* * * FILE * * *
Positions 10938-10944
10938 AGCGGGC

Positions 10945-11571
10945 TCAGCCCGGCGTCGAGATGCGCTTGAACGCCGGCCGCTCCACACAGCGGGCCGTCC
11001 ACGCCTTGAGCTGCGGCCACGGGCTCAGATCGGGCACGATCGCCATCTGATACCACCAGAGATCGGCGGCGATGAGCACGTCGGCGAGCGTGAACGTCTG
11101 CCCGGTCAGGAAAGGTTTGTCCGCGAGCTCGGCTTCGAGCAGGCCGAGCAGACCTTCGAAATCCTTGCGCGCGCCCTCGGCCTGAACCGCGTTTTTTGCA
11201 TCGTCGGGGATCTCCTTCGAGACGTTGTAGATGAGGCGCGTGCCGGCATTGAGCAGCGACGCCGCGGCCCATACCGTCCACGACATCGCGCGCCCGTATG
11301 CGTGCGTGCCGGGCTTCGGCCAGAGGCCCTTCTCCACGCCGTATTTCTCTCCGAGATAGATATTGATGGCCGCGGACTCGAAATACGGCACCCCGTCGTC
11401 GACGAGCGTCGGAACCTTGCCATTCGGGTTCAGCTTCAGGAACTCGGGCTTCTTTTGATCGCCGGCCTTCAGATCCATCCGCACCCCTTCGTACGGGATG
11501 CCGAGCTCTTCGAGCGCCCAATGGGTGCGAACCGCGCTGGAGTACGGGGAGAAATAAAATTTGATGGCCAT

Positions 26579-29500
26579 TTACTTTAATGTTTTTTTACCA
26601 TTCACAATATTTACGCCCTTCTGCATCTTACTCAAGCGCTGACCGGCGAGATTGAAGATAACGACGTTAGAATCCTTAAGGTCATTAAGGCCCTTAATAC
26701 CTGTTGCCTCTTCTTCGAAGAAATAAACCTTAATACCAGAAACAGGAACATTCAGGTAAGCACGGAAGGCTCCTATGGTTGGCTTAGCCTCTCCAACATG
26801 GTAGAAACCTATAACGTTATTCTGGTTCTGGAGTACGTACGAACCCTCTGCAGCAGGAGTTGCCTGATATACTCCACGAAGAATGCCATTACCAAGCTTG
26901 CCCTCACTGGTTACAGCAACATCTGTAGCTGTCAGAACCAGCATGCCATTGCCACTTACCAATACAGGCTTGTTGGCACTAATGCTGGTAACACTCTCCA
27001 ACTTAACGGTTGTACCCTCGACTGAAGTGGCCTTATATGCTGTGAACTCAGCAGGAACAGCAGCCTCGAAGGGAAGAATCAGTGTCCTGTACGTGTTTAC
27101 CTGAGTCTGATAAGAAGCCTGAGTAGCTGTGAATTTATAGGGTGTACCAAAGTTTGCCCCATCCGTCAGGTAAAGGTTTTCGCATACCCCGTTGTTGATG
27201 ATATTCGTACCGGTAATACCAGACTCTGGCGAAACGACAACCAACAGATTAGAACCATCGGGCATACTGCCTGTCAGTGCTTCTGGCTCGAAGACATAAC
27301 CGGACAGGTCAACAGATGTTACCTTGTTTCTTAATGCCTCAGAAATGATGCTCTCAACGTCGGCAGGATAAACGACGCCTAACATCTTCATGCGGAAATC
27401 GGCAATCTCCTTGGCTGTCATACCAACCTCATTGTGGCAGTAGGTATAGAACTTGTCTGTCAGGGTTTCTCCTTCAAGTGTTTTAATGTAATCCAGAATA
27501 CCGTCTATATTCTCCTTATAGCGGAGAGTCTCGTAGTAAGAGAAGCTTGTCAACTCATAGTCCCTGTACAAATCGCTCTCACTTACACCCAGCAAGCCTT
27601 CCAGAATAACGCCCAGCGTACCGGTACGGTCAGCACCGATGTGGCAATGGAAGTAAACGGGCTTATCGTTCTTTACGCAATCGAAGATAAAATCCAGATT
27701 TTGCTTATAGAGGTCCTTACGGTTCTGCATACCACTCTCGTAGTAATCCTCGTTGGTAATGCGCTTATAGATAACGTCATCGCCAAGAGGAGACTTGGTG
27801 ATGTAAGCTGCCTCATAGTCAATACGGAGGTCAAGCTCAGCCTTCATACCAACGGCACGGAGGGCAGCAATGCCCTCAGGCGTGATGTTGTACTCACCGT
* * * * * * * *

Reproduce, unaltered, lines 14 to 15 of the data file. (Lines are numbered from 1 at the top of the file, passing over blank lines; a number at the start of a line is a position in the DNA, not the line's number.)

26701 CTGTTGCCTCTTCTTCGAAGAAATAAACCTTAATACCAGAAACAGGAACATTCAGGTAAGCACGGAAGGCTCCTATGGTTGGCTTAGCCTCTCCAACATG
26801 GTAGAAACCTATAACGTTATTCTGGTTCTGGAGTACGTACGAACCCTCTGCAGCAGGAGTTGCCTGATATACTCCACGAAGAATGCCATTACCAAGCTTG